Bay:  Stevie…Stevie…I live for sexually objectifying women in my films.  And if I have a chick with a nice grill…get it…grill…man I kill me...than I am gonna show it off.  Plus…I want to make her scenes stick out like MTV music videos.  Plus, the car that LaBeouf drives is actually Optimus Prime.  Ya see…he befriends Shia and tries to help him score with Meagan by playing mood music.


Spielberg:  Ooookay.  But why would an alien robot that is engaging in an interstellar war with a group of other robots want to waste time with helping Shia bed a teenage chick?


Bay:  Trust me.  Even a robot would want Shia to nail this girl.  I mean…look at her.  And she's good with cars.  What an angle, eh?


Spielberg:  Ooookay.  What about the rest of the film?


Bay:  Oh…you mean the story.  Hee-hee.  That’s a good one, Stevie.  That’ll all come together eventually.  I think the best thing to do is to focus on the super fast and bad ass action scenes first, followed by hot chicks bending over cars and looking hot, and then the story will come together around those crucial elements.


Spielberg:  Ooookay.  But don't ya think a script is needed.


Bay:  Never needed one before.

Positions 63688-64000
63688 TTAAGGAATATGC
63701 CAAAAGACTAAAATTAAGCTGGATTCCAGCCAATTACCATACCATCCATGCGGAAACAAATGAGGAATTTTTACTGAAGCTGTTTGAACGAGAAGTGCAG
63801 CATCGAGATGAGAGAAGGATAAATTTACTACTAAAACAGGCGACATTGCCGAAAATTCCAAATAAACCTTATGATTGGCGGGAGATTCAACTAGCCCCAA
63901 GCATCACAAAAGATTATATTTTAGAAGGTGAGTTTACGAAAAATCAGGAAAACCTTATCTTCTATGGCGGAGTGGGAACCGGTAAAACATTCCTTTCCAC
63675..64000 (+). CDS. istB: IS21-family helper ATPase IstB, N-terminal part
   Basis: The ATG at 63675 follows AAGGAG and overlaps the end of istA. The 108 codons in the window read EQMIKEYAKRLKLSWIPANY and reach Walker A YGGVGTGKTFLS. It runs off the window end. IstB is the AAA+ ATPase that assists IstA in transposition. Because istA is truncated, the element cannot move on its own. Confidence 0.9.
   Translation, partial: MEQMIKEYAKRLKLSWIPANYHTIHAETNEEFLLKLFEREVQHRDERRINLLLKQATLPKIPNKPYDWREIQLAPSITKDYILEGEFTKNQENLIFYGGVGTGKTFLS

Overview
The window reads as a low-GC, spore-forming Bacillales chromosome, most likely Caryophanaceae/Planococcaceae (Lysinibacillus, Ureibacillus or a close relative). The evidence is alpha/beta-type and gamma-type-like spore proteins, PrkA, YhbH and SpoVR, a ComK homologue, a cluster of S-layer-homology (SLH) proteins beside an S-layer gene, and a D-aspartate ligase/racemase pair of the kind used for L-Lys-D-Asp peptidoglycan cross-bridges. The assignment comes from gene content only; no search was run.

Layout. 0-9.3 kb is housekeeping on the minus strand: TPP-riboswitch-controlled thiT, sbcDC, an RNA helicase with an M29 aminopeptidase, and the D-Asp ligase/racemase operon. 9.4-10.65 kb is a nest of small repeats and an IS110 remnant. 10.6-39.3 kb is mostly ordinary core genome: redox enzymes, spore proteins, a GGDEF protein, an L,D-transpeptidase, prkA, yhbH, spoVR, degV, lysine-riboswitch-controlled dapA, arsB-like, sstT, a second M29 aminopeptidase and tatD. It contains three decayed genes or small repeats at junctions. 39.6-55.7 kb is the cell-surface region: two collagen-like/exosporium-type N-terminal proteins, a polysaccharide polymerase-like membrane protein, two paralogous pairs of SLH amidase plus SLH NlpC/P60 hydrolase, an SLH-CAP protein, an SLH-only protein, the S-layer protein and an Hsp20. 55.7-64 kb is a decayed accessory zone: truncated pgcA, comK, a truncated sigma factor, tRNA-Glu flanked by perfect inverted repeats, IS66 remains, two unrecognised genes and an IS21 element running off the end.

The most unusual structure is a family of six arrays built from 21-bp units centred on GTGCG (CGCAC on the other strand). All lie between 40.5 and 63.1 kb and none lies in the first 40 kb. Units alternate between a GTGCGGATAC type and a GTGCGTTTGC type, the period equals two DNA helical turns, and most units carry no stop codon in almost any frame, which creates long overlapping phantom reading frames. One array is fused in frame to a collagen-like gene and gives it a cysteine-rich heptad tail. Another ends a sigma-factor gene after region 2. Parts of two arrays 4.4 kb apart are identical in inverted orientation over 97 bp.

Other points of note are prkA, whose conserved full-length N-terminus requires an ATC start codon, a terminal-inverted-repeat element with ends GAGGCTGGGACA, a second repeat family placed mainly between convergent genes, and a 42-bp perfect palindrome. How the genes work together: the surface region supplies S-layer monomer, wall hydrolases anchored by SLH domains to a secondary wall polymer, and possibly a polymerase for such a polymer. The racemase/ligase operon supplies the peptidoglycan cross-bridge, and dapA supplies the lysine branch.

Spielberg:  Good Point.


Bay:  Hey...maybe we could get Jon Voight to play the Secretary of Defence?


Spielberg:  Nice.  He could play things to campy effectiveness like in ANACONDA.  Might be fun.


Bay:  No…he’s playing things straight.  He was in MIDNIGHT COWBOY.  I think he was gay in that.  I always think gay humor works in my past films.  Yet, I want a serious actor to bring gravitas to the movie.


Spielberg:  Ooookay.  But wouldn’t that be kind of even more laughably bad?  The movie sounds silly to begin with.


Bay:  Don’t worry.  I’m gonna get John Turturro to play humorously over-the-top as the leader of that secret government agency that has hidden the robots.


Spielberg:  Ooookay.


Bay:  Plus…we’ll use the Hoover Dam as part of a vast government conspiracy to cover up the robots' existence.


Spielberg:  Geez, Mike.  It sounds like this film is gonna be on IDIOT auto-pilot all the way through.


BayWhy not?  My other films thrived with bad acting, even badder, ham-infested dialogue...and a genuine lack of a decent story.


Spielberg:  Good point.


Bay:  Plus this will have a hot babe that knows cars!


Spielberg:  Ooookay.


Bay:  To make things even more juvenile…'cause this is a family movie…I’ll throw in two dumb parents…and a cute dog.  Don’t worry...I won’t kill the dog.  But, I foresee a scene where Optimus Prime sneaks into Shia’s parents' backyard and…say…smashes the mother’s flower garden.  That would be a riot. 


Spielberg:  Ooookay.  But wouldn’t the parents be startled to see a robot in the backyard?  Would they not notice that?


Bay:  Nah.  They’ll think it’s something else…like an earthquake.  Yeah.  An earthquake.